“The rebels, Sir?” Plinius asked. Gallus often wondered how a person that quick in body could be that slow of intellect. Then again, repeatedly pulling the sieve’s rope didn’t require a lot of thought.
Albus nodded, his face bright as he explained. “A legion’s numbers are useless if they have to funnel into a narrow space. Tatius is a graduate of the War College. He knows this. Even in his addled mind, he might retain a soldier’s strategic wit.”
“How should we split, Commander?” Gallus asked, fearing the worst.
“Since you know the tunnels better than either of us, you will take the new tunnel. Since I know little of them, Plinius will serve as my guide down the left.”
Gallus swallowed hard. It wasn’t the thought of armed conflict that rattled his nerve, but rather the strange laugh Tatius echoed off the walls. There was something inhuman about insanity.
“If you should encounter Tatius, don’t engage,” Albus said, face stern. “Simply shout that you’ve spotted him. Plinius and I will rush to the intersecting tunnel behind him. The same goes if we discover him first. If we can, I’d like to take Tatius alive. He’s a good man and it’d be a shame to lose him in such a disgraceful manner.”
“Yes, Sir,” Gallus replied with what he thought passed for confidence.
“Let’s begin,” Albus said, plucking a lantern from a hook on the wall and handing it to Plinius before taking one for himself.
Gallus followed the example.
“Good luck,” Albus said, stepping one careful foot at a time down the left tunnel.
Plinius shot Gallus an uncertain glance. The two of them had spent three years as partners. Unlike the soldiers above, they were civilians, a separate class.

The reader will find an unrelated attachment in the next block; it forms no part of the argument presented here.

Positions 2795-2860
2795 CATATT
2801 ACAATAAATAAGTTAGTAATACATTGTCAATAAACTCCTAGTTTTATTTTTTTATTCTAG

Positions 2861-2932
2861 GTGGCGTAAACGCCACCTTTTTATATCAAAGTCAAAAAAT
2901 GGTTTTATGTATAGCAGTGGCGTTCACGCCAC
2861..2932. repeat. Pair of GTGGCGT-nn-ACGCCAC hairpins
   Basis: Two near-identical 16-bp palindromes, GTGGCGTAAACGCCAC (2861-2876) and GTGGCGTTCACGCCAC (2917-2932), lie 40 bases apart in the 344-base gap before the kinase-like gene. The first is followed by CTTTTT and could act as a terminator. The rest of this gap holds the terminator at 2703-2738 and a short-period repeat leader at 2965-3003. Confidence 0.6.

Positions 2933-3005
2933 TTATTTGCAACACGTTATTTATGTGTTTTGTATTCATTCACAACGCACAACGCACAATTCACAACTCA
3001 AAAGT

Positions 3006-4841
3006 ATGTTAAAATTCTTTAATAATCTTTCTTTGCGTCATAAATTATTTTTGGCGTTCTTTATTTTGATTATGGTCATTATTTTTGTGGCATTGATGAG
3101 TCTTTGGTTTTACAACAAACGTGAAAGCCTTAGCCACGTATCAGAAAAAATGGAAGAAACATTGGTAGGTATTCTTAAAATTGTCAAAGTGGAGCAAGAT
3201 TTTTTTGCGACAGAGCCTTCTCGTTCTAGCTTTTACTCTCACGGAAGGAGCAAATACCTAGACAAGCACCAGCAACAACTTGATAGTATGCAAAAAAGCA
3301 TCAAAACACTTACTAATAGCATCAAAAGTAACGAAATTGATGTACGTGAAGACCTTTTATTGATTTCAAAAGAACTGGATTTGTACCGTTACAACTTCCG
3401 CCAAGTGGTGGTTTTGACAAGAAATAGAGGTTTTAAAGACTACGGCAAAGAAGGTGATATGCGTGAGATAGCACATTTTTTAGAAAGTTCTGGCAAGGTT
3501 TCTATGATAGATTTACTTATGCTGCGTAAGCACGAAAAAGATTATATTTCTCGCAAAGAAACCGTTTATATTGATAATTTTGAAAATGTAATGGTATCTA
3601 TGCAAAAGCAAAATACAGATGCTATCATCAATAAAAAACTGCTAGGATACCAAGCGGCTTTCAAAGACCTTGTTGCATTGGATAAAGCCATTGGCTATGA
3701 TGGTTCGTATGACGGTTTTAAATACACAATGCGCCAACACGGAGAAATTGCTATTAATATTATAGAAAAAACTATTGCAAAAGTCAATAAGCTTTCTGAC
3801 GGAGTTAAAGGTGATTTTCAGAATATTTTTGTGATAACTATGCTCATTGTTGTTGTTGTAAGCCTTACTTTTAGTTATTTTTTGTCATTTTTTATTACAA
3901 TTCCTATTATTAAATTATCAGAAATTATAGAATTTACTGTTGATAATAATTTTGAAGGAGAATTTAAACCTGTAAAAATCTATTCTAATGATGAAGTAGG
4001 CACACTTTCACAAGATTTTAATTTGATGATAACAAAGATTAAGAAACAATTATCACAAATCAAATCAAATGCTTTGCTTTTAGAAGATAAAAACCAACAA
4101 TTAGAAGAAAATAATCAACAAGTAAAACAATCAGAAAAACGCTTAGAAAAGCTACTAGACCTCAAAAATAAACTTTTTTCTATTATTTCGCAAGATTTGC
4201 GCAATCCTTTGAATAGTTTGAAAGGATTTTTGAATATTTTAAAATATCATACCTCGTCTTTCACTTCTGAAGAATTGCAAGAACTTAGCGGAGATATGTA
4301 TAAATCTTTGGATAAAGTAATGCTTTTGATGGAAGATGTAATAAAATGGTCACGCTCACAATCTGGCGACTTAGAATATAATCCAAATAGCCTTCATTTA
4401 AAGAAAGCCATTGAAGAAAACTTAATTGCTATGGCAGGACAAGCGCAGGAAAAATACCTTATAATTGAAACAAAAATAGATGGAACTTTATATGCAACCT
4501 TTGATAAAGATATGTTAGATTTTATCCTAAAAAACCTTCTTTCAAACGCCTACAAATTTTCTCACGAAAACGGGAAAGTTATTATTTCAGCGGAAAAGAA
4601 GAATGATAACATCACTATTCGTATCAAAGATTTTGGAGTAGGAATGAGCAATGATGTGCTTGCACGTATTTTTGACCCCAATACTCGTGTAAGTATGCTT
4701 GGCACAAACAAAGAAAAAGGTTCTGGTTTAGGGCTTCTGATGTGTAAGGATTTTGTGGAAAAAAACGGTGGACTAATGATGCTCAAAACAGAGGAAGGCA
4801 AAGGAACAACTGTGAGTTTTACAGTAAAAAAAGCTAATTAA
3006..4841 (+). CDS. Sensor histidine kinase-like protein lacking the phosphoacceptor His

“Don’t worry,” Gallus comforted, hiding his own fear. “You couldn’t be safer. The commander’s well known for getting his hands dirty in battle.”
“But, what about you?” Plinius whimpered.
Gallus puffed out his chest. “Tatius is a tough guy, but do you see anyone taking down someone with these.” He slapped a free hand against his bicep, the muscle thicker than Plinius’s head.
The skinny miner smiled, then nodded. The fear in his eyes had gone.
“Now stop wasting time,” Gallus mock-scolded. “The commander needs his guide. Hop to.”
Plinius returned with a mock salute–fist against chest–and disappeared into the tunnel.
Each step into his own tunnel, Gallus wondered who would convince him it was safe.
“That should do it,” Quintus said over the closed wound. The stitch work was neat and even, a result from having an unconscious, unmoving patient. He walked over to a bowl of water and rinsed the blood from his hands. He instructed the others to do the same. “I don’t want bloody prints all over my laboratory.”
But in playful defiance, Nonus hovered a bloodied hand an inch from the wall. No Man’s Land offered few distractions. And, the boredom had a way of reducing men to immature caricatures of themselves. Nonus was no exception. Although, Quintus couldn’t remember a time when the lanky priest was any more than a joke gone stale.
“Touch that wall and I’ll sprinkle fire-salt in your next Chill Bone potion,” Quintus warned.
Nonus recoiled as if the wall were infected with some strange disease. Eyes on the floor, he walked over and rinsed his hands in the bowl.
Quintus stooped over the Imperial, stroking his own beard beneath the ruby-encrusted ring. There was something wrong and he couldn’t quite put his finger on why. The wound should have shed more blood than it did. And, there was no sweat. The wounded man didn’t sweat. Granted, they were two levels below the surface, but it was still uncomfortably warm.